The play covers territory that isn’t nearly so well known: the ecstasies and jealous rages she shared with Olivier; her tireless vivacity as the hostess of posh parties; the struggles after she turned 40, years filled with fading-beauty roles she resented and with manic-depressive attacks that often led to hospitalization and electro-shock therapy.
Her voice modulating between whisper and tremulous roar, her movements between confident ease, forced grace and confused wanderings, Stevens brings it all to life. If she has ever done better, I don’t recall it.
Because of building code issues, the show regrettably will be the last in the lovely second-story site for Foster and partner Tom Maguire’s production company.
The Sonora Area Foundation has commissioned them to create a play about Mark Twain and Bret Harte, for staging in schools and in public later this year, but its site is uncertain.
JEFF HUDSON, Capital Public Radio, 5/01/00
Rick Foster, the playwright from Sonora, has penned a one-woman show about the tempestuous life of the actress Vivien Leigh. The obvious theatrical parallel is to Christopher Plummer’s star turn in “Barrymore,” which visited Sacramento a year or two back. Both shows deal with aging, dissipated stars with a penchant for bad behavior and drink, reminiscing in rehearsals at the tail end of their checkered careers, thinking back with fondness on the high points, and with a touch of regret that they hadn’t done a bit more Shakespeare for the sake of posterity.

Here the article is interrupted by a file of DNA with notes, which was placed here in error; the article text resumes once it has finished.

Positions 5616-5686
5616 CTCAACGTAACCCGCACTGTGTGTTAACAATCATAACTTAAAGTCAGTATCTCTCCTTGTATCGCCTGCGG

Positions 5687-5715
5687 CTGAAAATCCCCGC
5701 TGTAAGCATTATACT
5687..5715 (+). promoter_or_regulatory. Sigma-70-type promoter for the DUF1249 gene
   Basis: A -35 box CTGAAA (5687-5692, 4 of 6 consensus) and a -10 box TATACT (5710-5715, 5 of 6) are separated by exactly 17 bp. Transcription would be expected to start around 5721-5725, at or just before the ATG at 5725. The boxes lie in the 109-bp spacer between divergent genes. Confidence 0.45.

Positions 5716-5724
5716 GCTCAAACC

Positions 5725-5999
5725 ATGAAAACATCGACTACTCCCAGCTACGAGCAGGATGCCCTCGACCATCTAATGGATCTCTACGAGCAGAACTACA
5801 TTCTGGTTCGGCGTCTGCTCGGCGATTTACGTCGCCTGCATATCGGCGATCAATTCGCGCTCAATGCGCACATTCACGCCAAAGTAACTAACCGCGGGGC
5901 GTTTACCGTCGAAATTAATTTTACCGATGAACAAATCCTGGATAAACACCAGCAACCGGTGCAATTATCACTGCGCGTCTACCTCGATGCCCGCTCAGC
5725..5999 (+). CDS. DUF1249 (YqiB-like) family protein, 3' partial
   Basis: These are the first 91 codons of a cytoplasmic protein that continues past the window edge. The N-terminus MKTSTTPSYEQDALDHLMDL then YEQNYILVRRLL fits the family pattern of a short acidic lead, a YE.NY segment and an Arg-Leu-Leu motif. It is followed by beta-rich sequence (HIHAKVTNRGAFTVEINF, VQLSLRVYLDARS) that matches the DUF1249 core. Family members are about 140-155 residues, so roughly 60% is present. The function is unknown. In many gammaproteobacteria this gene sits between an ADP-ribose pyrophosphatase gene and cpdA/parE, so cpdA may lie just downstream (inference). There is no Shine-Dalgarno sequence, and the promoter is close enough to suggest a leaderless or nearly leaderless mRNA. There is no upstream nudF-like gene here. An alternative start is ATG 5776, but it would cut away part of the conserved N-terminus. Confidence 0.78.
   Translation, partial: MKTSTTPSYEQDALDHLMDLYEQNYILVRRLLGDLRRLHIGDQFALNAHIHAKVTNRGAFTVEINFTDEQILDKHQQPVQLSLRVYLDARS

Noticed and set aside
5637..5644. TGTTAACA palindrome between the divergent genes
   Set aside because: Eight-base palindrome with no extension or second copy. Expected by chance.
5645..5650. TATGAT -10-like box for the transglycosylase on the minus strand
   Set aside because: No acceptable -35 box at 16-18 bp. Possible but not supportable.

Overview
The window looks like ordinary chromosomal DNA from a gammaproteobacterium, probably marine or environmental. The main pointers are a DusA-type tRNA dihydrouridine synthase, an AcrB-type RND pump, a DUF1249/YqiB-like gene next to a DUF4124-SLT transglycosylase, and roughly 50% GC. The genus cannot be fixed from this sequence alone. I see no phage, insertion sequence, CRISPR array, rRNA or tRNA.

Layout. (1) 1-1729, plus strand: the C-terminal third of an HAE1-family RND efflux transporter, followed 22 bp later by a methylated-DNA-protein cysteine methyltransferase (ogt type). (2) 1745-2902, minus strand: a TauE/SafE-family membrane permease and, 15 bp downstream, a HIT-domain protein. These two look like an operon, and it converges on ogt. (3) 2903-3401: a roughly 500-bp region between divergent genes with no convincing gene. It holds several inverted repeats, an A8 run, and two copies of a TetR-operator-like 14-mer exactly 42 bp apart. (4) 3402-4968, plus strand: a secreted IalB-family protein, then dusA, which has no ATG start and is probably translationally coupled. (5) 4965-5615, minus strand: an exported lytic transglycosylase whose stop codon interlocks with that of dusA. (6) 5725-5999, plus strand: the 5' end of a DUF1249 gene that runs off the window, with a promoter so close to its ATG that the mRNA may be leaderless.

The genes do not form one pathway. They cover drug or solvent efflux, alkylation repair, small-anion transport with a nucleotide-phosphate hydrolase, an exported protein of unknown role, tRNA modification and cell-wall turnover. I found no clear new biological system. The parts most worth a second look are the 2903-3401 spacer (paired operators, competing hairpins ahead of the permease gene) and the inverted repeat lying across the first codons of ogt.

But the comparisons between the two shows end there. “Barrymore,” in its Sacramento run, suffered from its placement in the cavernous Community Center Theater, which was way to big for the kind of intimacy that this sort of show requires. Foster’s new play “Vivien,” on the other hand, is playing tiny studio theaters in Sonora and Sacramento as the show is warmed up for runs in San Francisco and Los Angeles. And I daresay that Foster has written a better play. As a script, “Barrymore” had charm, but never really went anyplace, but Foster’s “Vivien” is a complex and absorbing character study that traces his character’s rise to stardom, her long, rocky, and sometime competitive marriage with Laurence Olivier, her tremendous craving for respectability in classical roles to match her popularity as a Hollywood star, and her gradual decline into alcoholism, madness and tuberculosis in middle age.
The play is both a tremendous challenge and marvelous opportunity for actress Janis Stevens, a seasoned professional who’s been seen at the B Street Theatre and various Shakespeare festivals around the country. Listen to her purr as Vivien welcomes Winston Churchill to her dressing room. As Vivien, actress Stevens gets to inhabit trademark roles like Scarlett O’Hara and Blanche DuBois, as well as Shakespeare’s Juliet, Cleopatra and Lady Macbeth, and Stevens does each very well. The scene in which she does Lady Macbeth while simultaneously portraying Vivien castigating Olivier for not living up to his promise to make a film of Macbeth and cast her as the murderous Scotsman’s dark, ambitious queen is both a beautifully layered piece of writing and a sensational piece of acting. And this is only one of many such episodes as Vivien goes from a glamorous marriage and the height of stardom to a solitary room in the mental hospital.